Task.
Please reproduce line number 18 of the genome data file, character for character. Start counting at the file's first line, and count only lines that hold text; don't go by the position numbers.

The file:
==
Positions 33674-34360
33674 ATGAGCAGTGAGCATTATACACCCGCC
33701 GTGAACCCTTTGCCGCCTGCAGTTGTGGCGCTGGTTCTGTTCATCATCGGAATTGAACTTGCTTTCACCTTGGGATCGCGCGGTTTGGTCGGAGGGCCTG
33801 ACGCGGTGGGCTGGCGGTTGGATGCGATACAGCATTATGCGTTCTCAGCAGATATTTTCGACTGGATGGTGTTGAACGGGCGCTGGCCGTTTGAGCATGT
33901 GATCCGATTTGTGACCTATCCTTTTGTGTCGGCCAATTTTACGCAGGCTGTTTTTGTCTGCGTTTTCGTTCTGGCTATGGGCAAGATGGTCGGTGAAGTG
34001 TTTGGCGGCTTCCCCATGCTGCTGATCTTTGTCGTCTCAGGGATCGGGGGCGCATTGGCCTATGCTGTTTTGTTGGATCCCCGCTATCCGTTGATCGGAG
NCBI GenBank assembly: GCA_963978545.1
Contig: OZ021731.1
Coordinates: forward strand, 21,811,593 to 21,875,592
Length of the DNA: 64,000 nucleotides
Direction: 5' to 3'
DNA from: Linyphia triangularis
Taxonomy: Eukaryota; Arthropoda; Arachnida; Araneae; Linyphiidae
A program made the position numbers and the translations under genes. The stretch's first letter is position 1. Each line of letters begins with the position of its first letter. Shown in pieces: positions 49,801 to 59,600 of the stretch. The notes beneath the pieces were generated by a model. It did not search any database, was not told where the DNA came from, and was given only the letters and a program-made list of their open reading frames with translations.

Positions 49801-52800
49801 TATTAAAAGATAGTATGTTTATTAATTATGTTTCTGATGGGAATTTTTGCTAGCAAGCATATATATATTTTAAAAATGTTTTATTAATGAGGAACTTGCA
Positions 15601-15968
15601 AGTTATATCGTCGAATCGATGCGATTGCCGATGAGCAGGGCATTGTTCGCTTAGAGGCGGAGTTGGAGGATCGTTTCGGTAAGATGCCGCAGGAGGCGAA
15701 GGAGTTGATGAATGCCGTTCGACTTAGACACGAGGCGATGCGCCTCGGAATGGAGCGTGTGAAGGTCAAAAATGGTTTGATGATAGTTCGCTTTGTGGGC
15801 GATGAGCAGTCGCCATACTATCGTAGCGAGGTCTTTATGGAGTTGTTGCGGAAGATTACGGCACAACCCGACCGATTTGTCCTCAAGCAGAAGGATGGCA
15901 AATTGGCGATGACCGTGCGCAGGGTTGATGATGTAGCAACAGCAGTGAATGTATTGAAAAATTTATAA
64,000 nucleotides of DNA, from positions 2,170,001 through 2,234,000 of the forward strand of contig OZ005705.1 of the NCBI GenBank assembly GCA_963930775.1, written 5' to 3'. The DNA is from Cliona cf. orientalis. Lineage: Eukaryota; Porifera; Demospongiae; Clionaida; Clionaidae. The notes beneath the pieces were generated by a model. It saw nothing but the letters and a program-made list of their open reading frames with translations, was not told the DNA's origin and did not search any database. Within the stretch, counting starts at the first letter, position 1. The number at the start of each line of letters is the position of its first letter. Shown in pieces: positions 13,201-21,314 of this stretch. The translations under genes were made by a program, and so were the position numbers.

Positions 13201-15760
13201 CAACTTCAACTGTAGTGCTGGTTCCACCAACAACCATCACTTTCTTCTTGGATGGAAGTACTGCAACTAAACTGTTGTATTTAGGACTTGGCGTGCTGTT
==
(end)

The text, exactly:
15601 AGTTATATCGTCGAATCGATGCGATTGCCGATGAGCAGGGCATTGTTCGCTTAGAGGCGGAGTTGGAGGATCGTTTCGGTAAGATGCCGCAGGAGGCGAA